Josh Smith Q + A
SLAMonline catches up with the Hawks’ Renaissance forward.
by Tracy Weissenberg
After Bulls/Hawks Game 4, I was wondering how many players in this league are capable of putting up Josh Smith’s stat line of 23 points, 16 rebounds, 8 assists and 2 blocks. I figured that the pool would be slim and running the numbers confirmed exactly that.
Over the past 20 postseasons, a 23-16-8-2 game happened nine times. Smith’s company is Shaquille O’Neal (three times), Hakeem Olajuwon (twice), Brad Daugherty (twice) and Pau Gasol (once). In the last five seasons, that stat line has been accomplished just three times in the regular season (twice by LeBron James, once by Vince Carter) and twice in the Playoffs (Smith and Gasol).
After the near triple-double in Game 4, Smith took the podium and was asked some questions about the previous game. “If you all want to blame it all on me for losing Game 3, it’s cool. I’ll take it, I’m a man,” he said, “You know we got a quote in there in the locker room that says, ‘Tough times never last, but tough people do’ and I consider myself a tough person.”
I found Smith’s quote about Game 3 troubling since I was at Philips Arena and thought he had a significant impact on both ends of the floor. His stat line of 17 points (7-14 FG), 13 rebounds, 4 assists and 4 blocks reveals only the tip of his impact. Although Atlanta lost the game, Smith’s activity around the rim, run-outs in transition and aggressive shot blocking were several aspects that added up to an overall great effort.
Those who focus on a few missed jump shots are letting that overshadow Smith’s electric style and willingness to sacrifice size and stats in order to give the team the best chance to win.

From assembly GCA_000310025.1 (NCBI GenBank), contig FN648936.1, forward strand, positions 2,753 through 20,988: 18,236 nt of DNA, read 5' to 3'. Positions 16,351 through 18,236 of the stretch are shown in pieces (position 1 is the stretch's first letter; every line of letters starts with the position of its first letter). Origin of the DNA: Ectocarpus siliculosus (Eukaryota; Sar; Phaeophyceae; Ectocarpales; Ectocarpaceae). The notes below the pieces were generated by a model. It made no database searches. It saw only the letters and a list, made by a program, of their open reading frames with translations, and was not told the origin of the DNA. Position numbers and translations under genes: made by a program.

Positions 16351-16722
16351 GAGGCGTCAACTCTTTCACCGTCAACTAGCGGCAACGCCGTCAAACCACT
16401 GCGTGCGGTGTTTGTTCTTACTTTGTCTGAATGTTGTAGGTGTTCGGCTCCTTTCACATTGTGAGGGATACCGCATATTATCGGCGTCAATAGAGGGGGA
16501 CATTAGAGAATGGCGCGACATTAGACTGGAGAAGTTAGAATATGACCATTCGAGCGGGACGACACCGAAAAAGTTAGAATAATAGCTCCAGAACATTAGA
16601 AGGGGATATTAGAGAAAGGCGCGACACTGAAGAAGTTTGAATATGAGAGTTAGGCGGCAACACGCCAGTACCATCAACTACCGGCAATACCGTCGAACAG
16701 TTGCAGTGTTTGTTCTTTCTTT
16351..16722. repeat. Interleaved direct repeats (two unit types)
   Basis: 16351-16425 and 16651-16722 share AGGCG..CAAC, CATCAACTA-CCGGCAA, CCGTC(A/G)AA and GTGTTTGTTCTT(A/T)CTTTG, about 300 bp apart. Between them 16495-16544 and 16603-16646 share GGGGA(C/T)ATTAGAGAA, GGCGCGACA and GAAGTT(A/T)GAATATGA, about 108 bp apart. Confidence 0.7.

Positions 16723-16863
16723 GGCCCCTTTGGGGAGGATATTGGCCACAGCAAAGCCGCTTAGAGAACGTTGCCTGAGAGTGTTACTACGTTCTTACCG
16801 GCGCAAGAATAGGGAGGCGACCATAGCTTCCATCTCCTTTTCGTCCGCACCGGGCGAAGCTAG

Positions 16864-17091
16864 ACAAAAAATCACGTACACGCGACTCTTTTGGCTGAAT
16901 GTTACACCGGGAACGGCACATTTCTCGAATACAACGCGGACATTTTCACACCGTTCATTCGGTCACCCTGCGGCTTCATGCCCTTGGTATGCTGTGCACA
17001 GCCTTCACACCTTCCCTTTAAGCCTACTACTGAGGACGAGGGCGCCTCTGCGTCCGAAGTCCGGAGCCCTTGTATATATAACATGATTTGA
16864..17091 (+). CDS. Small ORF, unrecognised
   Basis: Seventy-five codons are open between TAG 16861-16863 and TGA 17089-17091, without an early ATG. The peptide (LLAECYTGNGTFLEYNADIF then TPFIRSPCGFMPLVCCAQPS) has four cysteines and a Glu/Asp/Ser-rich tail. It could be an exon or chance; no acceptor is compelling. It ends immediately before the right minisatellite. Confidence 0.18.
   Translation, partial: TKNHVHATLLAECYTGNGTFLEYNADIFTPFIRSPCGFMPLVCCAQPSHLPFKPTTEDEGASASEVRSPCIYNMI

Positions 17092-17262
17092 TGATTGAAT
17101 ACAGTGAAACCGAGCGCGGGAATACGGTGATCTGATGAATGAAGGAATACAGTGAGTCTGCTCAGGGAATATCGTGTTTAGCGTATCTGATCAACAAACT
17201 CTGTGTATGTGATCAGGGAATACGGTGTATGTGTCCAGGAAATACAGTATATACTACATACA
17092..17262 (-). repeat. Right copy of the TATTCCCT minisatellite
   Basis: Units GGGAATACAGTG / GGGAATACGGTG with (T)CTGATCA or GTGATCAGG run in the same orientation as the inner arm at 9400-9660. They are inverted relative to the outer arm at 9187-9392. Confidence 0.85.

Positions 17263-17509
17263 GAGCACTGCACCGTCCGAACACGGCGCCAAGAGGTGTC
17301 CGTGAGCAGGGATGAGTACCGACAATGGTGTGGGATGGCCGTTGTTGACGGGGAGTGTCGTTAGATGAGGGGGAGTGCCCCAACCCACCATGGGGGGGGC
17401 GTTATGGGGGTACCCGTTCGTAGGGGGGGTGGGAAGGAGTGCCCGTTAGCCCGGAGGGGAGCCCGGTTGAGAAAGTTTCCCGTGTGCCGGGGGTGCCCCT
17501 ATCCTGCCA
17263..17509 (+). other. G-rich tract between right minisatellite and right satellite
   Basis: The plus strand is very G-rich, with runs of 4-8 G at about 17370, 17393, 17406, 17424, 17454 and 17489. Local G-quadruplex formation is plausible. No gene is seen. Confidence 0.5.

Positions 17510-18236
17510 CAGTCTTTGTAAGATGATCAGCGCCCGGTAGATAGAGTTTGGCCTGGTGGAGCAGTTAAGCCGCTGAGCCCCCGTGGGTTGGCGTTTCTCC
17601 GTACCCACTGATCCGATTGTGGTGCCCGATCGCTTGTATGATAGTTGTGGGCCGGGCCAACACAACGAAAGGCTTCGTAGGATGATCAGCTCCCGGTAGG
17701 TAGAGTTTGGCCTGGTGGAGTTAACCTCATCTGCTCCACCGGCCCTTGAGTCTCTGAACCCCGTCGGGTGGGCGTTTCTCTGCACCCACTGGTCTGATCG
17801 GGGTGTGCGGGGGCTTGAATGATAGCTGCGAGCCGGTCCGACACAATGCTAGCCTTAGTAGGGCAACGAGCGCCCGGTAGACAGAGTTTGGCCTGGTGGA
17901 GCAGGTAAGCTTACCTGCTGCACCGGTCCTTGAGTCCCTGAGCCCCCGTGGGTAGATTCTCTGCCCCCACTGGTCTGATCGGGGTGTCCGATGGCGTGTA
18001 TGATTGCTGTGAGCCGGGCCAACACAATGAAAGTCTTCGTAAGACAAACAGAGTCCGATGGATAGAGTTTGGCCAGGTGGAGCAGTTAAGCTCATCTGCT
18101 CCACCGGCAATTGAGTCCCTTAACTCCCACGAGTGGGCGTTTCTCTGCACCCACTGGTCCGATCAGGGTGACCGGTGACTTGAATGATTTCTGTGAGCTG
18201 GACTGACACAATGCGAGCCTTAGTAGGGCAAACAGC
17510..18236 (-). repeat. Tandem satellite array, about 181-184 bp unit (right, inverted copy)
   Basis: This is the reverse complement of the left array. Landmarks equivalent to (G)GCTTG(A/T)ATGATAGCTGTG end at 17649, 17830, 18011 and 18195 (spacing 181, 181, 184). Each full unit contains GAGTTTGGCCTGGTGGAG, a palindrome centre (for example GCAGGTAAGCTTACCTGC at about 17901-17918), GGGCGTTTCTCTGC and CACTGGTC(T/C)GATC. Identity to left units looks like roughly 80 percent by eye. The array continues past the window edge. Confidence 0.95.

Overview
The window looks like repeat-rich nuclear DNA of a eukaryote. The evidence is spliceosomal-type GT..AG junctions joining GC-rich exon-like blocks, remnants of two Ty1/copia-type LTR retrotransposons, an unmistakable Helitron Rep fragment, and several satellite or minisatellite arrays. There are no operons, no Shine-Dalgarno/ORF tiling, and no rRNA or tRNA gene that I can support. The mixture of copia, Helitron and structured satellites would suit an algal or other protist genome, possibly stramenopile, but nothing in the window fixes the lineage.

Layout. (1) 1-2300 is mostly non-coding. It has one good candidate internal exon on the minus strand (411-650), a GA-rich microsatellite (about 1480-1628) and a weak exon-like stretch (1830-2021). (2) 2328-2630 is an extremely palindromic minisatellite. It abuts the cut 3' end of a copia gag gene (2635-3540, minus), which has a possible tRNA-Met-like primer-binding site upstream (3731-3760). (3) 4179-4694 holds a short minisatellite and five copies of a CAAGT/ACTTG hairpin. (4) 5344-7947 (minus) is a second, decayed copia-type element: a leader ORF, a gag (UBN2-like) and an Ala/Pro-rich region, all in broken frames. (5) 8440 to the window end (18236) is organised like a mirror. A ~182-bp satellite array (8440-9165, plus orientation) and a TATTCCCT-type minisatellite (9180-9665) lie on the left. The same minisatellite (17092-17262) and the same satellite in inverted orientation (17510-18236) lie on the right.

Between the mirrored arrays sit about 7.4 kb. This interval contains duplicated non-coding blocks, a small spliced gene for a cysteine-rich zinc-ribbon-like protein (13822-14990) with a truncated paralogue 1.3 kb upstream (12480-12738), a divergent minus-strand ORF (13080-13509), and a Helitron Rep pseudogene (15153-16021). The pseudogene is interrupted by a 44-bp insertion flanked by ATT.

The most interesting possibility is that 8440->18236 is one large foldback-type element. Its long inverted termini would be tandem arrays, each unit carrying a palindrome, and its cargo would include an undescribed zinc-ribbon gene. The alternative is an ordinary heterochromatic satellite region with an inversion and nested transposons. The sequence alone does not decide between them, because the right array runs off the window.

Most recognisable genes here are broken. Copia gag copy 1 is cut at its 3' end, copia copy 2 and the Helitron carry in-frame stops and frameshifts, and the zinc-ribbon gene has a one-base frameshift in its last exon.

Here’s what he had to say after shootaround before Game 6.
SLAM: I thought you had a great showing in Game 3, but then I heard your words in the post-game press conference after Game 4. How did you feel you played?
Josh Smith: I think I played pretty good too but you know it’s just, people can try to just blame things on you and just try to make you out to be a villain, something that you’re really not. But that’s what some media people do though and you have to take the good with the bad.
SLAM: Were you seeing a lot of reports that blamed the loss on you?
JS: I just go off of what [reporters] ask me. I didn’t know that they was blaming the whole thing on me until after Game 4. It is what it is. I just try not to read into the negative publicity or try to read anything up on myself because it could be magnified as something that’s not true.
SLAM: In the last 20 postseasons, a 23-16-8-2 game has only happened nine times. You, Hakeem Olajuwon (2), Shaquille O’Neal (3), Pau Gasol and Brad Daugherty (2)were the players to accomplish it. What is it like to be able to have a game of that caliber?
JS: Just to be mentioned with the names that you just named are unbelievable. Those are Hall of Fame players and players that been effective in this league for a long time. I just have to keep pushing and keep being positive and just keep doing whatever I can in order to help this ball club win.
SLAM: Do you think people watching really understand what you’re bringing to the game, who you’re guarding on the floor–I saw you on Noah and Deng–and the mistakes that you clean up around the basket through defense?
JS: No, they don’t. But people that know basketball know it. But the people that just watch the game and don’t know what’s going on and don’t know the different coverages and things that we have to do, they’ll never understand it. So it’s kind of like a win/lose. You win because with the people that know basketball, they understand and see what you’re doing. The people that just watch the game just to watch it is just something you can’t fight.